The phylogeny of the platyhelminth classes is not clear. Recent morphological and molecular studies have generated numerous hypotheses as to their relation to each other and to other phyla. Traditionally, the class Turbellaria was thought to be the basal ancestor of the parasitic classes (Trematoda, Cestoda, Monogenea) within the phylum. However, some researchers believe that the parasitic classes should be separated into a separate phylum (Neodermata) based on their unique tegument, the neodermis that may be adaptive to a parasitic existence. Both morphological and molecular studies also suggest that the Turbellaria are paraphyletic and that the orders Acoela and Nemertodermatida should be placed into a separate phylum. The Acoela have a primitive nerve net (no brain as in other flatworms), a simple pharynx when present, and a syncytial cellular gut without a cavity, entolecithal ova, and a lack of protonephridia. They may be the closest relatives to the acoeloid ancestor that gave rise to bilateral metazoa. It also has been postulated that the acoelo-mate condition (no body cavity) of the other platyhelminths may be secondarily derived from more advanced protostomes. The Acoela and Nemertodermatida are considered a separate, distinct taxon.
The ten recognized orders constitute the remaining members of the class Turbellaria. There are more than 4,500 described species within the Acoela and Turbellaria combined;
however, many species have yet to be discovered and described. The characteristics of each order is the following:
• Order Catenulida has a simple pharynx and sac-like gut; the mesenchyme is poorly differentiated; ova are enotlecithal. They are elongate forms that occur in freshwater and marine habitats.
• Order Haplopharyngida are small worms with a simple pharynx, the proboscis is simple and ventral to the anterior tip of body (reminiscent of nemereans), anal pore is weakly developed; the brain is encapsulated with two ventral-lateral nerve cords; the ovary is simple without accessory organs; the male pore has a circle of hard straight stylets, anterior to female pore; the are free living and marine. They were once considered to be macrostomids. They contain two species.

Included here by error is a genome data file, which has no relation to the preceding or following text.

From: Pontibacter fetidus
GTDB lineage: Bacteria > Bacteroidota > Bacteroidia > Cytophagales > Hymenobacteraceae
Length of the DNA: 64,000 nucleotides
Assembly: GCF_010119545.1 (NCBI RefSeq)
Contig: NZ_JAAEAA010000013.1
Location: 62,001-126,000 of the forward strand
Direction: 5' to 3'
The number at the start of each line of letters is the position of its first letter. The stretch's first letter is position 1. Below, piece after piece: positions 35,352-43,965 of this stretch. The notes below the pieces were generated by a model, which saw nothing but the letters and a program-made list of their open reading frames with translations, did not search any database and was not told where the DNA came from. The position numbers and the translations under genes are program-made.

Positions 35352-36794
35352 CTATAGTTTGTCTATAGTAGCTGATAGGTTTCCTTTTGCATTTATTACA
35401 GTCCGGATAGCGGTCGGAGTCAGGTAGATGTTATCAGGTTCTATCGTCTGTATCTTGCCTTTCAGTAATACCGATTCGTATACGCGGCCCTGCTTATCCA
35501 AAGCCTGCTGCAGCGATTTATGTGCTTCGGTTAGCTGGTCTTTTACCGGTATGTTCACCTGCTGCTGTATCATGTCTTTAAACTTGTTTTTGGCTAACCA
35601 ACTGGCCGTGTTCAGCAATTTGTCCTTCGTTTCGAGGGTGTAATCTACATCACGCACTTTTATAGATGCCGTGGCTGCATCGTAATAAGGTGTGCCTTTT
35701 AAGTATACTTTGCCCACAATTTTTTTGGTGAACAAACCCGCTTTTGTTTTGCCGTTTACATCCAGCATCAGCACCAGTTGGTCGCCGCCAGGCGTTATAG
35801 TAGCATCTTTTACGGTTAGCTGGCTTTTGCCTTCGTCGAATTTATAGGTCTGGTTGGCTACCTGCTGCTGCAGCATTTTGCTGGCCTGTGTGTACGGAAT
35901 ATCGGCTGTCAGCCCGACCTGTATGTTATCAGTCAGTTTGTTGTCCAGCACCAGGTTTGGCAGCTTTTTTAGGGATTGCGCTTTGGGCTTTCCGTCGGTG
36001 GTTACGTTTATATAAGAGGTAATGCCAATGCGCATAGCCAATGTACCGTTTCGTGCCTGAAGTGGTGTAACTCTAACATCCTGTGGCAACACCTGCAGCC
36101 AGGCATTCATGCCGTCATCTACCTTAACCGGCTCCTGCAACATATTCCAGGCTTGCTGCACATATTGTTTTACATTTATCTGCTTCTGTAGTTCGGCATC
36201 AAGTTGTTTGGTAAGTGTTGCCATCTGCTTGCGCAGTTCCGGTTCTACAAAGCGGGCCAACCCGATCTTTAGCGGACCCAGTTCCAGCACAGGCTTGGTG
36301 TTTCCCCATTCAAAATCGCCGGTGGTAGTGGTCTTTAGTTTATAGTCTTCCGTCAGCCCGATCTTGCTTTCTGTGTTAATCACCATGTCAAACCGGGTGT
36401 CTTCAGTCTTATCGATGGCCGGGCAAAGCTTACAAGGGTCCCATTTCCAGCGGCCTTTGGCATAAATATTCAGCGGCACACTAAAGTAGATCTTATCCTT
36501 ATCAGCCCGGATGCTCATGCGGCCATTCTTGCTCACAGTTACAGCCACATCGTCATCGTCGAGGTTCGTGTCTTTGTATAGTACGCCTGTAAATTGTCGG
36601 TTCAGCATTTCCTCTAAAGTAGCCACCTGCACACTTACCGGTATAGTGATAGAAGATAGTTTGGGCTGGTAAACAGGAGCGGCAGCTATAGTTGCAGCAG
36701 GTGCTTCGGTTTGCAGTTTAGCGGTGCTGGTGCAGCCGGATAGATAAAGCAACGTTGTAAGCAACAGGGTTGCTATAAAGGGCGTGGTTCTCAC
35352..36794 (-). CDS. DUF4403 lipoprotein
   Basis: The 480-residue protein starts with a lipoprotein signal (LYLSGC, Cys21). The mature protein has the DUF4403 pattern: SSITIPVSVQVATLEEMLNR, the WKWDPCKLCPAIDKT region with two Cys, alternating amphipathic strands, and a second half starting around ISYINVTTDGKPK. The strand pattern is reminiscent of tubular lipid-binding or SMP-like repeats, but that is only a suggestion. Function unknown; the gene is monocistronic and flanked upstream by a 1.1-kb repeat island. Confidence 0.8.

• Order Lecithoepitheliata's ordinal status is questionable; the pharynx is complex and somewhat variable in the anterior of the body, the gut is simple; the ova are not entolecithal and surrounded by vitelline cells. There are about 30 species.
• Order Macrostomida have a simple pharynx, gut is a simple sac; the posterior end of the body may be broadened into an adhesive disc; there is no asexual zooid formation; the ovaries are often paired, the
eggs entolecithal; the male pore is usually separate. They are mostly small interstitial marine and freshwater forms.
Order Polycladida have ruffled plicate pharynx, the gut is multibranched with diverticula that may be anastomosing; the ovaries are scattered, with en-tolecithal ova; testes are scattered follicular, the male pore is usually anterior to the female pore. They are mostly large free-living marine flatworms that may be brightly colored.
Order Prolecithophora's ordinal status is questionable. They have a plicate or bulbous pharynx, the gut is simple; the ovaries, and testes are follicular or compact, vitellaria is diffuse, eggs are ectolecithal. They are small, free-living or commensal, freshwater and marine forms.
Order Proplicastomata is similar to the Acoela based on a few specimens; they have an elongate plicate pharynx; no statocysts; entolecithal ova. They are free-living marine forms.
Order Proseriata is closely related to Tricladida. They have a cylindrical plicate pharynx, a simple gut, small, compact, paired ovaries at the end of the vitelline duct, the vitellaria is arranged along duct, ectolecithal ova. They are free-living marine forms.
Order Rhabdocoela is a large diverse group with four suborders (Dalyellioida, Typhloplanoida, Kalp-torhynchia, and Temnocephalida). They have a bulbous pharynx, a simple sac-like gut; the mesenchyme is fairly open; protonephridea are paired when present; the anterior brain and ventral nerve trunks are usually with cross connections, no statocyst; testes are compact; ovaries separate or joined with vitellaria, ova ectolecithal, a uterus is sometimes present. They have marine, freshwater, and terrestrial forms, many of which are symbiotic.
Order Tricladida have a cylindrical plicate pharynx posteriorly directed, gut has one anterior and two posterior branches and numerous diverticula; mes-enchyme is thick; no statocyst; male and female cop-ulatory structures are complex, posterior to pharynx; follicular testes; one pair of small ovaries is usually anterior, vitellaria is extensive over most of lateral body, ectolecithal ova. They are usually large, flattened, and sometimes elongate worms with marine, freshwater, and terrestrial forms.
Was this article helpful?
This ebook provides an introductory explanation of the workings of the human body, with an effort to draw connections between the body systems and explain their interdependencies. A framework for the book is homeostasis and how the body maintains balance within each system. This is intended as a first introduction to physiology for a college-level course.